"I’m not giving up until I have a bite on malaria"
Last Sport Relief, we met Mohammed – a young man with a powerful sense of determination to take on the fight against malaria in his community in Sierra Leone.
He had been chosen to join a project run by On Our Radar, an organisation receiving cash from the Comic Relief and GSK partnership, to train young people as citizen reporters so that they are able to find and share powerful stories about how malaria affects their and other people’s lives.
Mohamed knows first-hand the impact that malaria has on communities like his. He suffered from the disease regularly during his childhood which meant he missed a lot of school, and he now sees the next generation of children playing on mounds of festering rubbish and discarded plastic, next to stagnant water - a breeding ground for malaria, which is the country’s biggest killer.
When Mohamed became a citizen reporter, he told us that he was proud to have been given the chance to be ‘the voice of the voiceless’ and play his part in educating people and bringing awareness of how to prevent and treat malaria more effectively and, over the last two years, he has been doing just that.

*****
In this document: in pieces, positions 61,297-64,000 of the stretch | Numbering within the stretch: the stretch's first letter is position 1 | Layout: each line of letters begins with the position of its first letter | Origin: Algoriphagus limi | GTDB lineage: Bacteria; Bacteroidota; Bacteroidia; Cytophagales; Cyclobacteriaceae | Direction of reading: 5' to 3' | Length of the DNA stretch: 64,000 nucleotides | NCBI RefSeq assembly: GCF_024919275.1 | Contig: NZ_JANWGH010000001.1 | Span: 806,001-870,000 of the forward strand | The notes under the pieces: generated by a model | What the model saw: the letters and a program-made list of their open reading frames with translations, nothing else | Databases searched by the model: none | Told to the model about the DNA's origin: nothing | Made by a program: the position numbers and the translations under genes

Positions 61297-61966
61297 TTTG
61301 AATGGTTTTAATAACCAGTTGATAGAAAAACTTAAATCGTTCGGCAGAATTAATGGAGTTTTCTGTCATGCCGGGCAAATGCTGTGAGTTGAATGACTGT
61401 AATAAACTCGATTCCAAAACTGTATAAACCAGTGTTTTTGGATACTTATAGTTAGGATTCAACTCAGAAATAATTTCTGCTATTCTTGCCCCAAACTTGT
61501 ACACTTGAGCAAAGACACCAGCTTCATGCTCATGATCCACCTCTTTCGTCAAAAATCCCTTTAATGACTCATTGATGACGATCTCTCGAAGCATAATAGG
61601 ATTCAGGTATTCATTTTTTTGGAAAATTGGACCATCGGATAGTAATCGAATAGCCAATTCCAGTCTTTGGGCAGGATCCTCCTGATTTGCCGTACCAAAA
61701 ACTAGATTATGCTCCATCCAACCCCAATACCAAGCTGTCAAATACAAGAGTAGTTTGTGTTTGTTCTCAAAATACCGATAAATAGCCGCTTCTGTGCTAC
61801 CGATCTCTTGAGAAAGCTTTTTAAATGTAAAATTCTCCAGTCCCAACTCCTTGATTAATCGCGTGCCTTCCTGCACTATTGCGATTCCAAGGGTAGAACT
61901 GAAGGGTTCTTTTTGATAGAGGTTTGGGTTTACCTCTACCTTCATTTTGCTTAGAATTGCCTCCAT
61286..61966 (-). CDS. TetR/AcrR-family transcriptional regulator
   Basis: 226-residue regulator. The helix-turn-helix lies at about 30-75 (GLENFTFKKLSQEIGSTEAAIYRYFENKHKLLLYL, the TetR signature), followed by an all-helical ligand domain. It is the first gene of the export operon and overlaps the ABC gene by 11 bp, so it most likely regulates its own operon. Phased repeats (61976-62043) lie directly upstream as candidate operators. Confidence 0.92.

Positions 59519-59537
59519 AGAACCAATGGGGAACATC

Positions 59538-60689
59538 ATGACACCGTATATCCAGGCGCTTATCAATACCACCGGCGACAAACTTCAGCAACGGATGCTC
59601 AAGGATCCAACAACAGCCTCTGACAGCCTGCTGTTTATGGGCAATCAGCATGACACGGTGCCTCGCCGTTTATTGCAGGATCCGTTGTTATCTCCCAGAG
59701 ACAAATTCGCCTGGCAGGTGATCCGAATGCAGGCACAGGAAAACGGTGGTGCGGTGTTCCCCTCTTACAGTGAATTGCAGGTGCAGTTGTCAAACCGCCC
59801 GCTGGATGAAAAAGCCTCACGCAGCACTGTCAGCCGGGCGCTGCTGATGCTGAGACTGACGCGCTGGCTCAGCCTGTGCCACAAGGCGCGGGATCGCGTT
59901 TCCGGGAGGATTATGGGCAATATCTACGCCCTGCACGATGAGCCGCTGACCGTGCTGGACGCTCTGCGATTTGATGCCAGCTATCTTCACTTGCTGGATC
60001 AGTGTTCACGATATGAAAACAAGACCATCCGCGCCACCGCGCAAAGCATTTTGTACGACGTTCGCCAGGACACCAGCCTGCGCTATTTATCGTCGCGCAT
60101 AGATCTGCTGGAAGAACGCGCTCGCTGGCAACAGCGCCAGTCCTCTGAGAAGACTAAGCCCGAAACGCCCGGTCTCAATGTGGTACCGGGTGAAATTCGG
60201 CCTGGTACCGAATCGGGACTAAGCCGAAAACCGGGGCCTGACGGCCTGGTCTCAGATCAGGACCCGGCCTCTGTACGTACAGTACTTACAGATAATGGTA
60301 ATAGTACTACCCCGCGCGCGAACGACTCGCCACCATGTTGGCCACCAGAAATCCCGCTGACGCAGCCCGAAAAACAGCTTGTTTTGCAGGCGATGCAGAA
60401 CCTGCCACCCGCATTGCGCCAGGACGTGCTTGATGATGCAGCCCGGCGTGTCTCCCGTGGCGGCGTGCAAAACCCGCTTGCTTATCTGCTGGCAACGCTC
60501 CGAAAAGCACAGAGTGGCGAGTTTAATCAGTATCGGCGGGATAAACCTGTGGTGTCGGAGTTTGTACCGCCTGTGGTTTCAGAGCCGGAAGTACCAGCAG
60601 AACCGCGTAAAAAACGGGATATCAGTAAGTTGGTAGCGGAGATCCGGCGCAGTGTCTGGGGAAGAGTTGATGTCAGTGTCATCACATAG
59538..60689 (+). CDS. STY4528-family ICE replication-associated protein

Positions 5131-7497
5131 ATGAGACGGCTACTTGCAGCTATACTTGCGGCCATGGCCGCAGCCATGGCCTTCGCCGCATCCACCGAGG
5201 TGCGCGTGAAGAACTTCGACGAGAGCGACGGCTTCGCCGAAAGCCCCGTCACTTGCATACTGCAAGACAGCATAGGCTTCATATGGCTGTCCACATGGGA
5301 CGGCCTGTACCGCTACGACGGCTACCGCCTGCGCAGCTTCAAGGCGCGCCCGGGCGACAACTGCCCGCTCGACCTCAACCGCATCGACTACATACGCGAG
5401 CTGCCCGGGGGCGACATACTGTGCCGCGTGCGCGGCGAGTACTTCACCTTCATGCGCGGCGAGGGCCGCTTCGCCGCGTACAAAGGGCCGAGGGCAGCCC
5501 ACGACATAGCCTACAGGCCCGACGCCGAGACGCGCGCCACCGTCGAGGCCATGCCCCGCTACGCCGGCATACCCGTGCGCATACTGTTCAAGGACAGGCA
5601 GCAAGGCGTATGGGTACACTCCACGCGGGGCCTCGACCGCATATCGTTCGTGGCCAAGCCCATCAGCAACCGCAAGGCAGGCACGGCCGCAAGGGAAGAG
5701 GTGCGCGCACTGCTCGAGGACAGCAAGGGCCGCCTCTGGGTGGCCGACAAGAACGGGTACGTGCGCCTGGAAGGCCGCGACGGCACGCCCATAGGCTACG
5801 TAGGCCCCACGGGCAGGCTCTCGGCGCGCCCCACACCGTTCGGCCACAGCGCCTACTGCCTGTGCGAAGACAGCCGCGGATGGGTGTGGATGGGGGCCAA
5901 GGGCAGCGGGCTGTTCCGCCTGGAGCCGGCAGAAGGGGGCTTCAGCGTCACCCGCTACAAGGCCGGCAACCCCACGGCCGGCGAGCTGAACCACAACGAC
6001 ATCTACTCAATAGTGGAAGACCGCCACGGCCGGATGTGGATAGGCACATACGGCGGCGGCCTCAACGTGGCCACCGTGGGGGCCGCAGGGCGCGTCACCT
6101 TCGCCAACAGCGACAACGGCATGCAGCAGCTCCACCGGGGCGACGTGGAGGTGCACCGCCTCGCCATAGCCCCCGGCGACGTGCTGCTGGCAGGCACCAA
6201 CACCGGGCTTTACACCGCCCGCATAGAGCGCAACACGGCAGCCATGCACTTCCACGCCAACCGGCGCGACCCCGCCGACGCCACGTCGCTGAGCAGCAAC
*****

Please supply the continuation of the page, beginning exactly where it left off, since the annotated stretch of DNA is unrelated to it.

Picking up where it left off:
He said: “It doesn’t take a professional to tell these stories, and we don’t need to focus on the most read or the most popular stories either. Instead, it’s the untold stories, indiscriminate of race or religion, across boundaries, borders, that are the real stories that matter.”
Thanks to funding from the Comic Relief and GSK partnership, Mohamed has also been working to train and mentor a new network of reporters in communities in Sierra Leone so they can submit SMS and audio reports on their mobile phones, unearthing hidden stories about the day-to-day impacts of living with malaria.
One of these stories is of community health volunteer, Salieu. Salieu’s child was just four years old when he became sick from malaria and died. Now Salieu, who has been trained to identify the signs and symptoms of malaria, has dedicated his time to helping other families in his community, educating them on the importance of spotting symptoms and getting vital treatment quickly.